Many online places today have “fewer and more superficial social interactions…which dilute the potency of the (community) concept” (Preece, 2000, p. 14). Your goal should be to enable participants to build strong ties that are similar to traditional offline relationships; such strong ties are characterized by frequent, companionable contact, mutual reciprocity, supportiveness, and longevity (Preece, 2000, p. 177). Your community should have enough social interaction to develop social capital, the currency of online community. Social capital is mutual value created among community members, and is made up of networks, norms, and social trust that facilitate coordination and cooperation, reciprocity, resolution of social dilemmas, and overall mutual benefit (Preece, 2000, p. 23).

Finally, formulate a concise statement of the community purpose and place it in a prominent location at the site. Especially when the community is new, potential participants need to be able to easily locate and understand the purpose so they form the right expectations about the community.

Define the people
In order to successfully create community, you need to know about and plan for the types of people that will be in the community, their roles, and their identities. Participants will come to the community with their own characteristics, environments, and expectations. An online community’s style will be shaped by such preexisting structures as external contexts, temporal structure, system infrastructure, group purposes, and participant characteristics (Baym, 1998). Participant styles are oriented around common social practices before they even go online, practices unlikely to be supplanted by computer mediation characteristics (Baym, 1998). Factor into the design information such as: how many participants the community will have, whether they already have any shared history, how much computer training they have, what the environment in which they have network access is like, and what strength and type of relationships they want. If possible, interview or survey potential community members to find out more about them.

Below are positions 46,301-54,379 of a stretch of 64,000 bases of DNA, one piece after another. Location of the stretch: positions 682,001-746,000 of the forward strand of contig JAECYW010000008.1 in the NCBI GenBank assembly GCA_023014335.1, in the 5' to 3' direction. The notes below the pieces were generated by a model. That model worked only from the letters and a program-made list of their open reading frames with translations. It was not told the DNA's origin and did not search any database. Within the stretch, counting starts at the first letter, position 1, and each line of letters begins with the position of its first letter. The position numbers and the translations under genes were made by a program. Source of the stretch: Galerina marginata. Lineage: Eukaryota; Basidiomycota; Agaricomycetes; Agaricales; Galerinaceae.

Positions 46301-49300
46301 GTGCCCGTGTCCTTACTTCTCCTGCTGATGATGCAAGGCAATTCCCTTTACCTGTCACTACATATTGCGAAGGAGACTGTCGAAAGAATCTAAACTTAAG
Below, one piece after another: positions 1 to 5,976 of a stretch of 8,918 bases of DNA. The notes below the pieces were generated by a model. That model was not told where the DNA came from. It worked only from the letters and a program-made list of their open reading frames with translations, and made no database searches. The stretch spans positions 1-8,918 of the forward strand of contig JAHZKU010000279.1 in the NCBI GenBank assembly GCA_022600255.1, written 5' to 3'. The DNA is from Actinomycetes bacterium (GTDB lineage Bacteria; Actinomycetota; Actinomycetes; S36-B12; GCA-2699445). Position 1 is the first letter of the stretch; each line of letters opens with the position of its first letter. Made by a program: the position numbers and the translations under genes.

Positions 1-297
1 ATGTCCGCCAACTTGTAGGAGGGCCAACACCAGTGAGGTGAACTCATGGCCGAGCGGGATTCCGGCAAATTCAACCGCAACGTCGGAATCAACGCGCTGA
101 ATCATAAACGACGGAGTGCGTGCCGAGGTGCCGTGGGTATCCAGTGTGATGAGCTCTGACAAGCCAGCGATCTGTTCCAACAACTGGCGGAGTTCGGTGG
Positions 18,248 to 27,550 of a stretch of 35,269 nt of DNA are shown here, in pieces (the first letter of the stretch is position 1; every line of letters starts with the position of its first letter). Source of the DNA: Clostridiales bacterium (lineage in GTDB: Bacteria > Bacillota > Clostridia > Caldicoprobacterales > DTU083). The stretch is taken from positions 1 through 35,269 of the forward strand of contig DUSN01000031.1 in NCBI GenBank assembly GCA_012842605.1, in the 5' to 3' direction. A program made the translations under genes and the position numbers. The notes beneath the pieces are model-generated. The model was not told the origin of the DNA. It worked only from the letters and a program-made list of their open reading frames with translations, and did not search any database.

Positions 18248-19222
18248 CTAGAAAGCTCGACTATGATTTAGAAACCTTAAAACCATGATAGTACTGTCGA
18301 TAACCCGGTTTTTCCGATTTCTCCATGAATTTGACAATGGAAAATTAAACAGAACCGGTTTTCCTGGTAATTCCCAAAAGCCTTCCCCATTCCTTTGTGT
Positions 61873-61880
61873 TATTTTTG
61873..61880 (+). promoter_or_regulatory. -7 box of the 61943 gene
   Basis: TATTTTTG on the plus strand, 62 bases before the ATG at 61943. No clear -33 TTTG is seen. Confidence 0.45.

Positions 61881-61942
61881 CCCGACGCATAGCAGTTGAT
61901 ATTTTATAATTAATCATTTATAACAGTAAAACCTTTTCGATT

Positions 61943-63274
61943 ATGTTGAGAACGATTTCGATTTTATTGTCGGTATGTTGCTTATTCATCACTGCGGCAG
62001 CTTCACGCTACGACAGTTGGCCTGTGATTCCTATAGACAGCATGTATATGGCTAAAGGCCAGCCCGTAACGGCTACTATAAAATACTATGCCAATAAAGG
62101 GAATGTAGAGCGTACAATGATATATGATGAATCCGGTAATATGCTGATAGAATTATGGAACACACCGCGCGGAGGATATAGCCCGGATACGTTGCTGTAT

Participants will also fit into and develop roles within the community. It is important to define roles as a part of community planning, because they can have a strong positive or negative effect on the community (Preece, 2000, p. 83). Community online, like offline, will also have hierarchy. How much hierarchy you proactively specify and how much you let naturally develop is an important decision for the design. Roles may include: moderators and mediators who guide discussions and arbitrate disputes, professional commentators who give opinions and guide discussions (for example, experts such as doctors on a medical site), participants, administrators, and lurkers (those who silently observe) (Preece, 2000, p. 83). Define the characteristics of each role, the needs and tasks for each role, and any policies needed to guide these roles. Recognize that all community members are not the same. They vary in technical expertise and personality; some are active and others are lurkers. Provide for their varied needs and include features for each of the roles.

Moderators (or whatever you choose to call them) are very important in a community. They are both watchdogs who head off potential problems and some of the most committed and active participants. As such they are excellent sources of feedback about the community. Moderators govern, ensure people behave reasonably, and enforce policy when necessary. They also guide discussion, perhaps sparking it to life when it quiesces or bringing those that have gone astray back on track. Moderators also act as managers and maintenance crews, archiving, deleting, and filtering posts (so-called “cybrarians”) (Rheingold, 1998). Sometimes, moderators can take on the role of technical support, or expert guides, answering questions about features and functions of the community site. Research has shown that community oversight by moderators increases both the quantity and quality of contributions, while reducing antisocial behavior (Cosely, et al., 2005). Define the moderator role and recruit them early to allow them input and buy-in to the community design.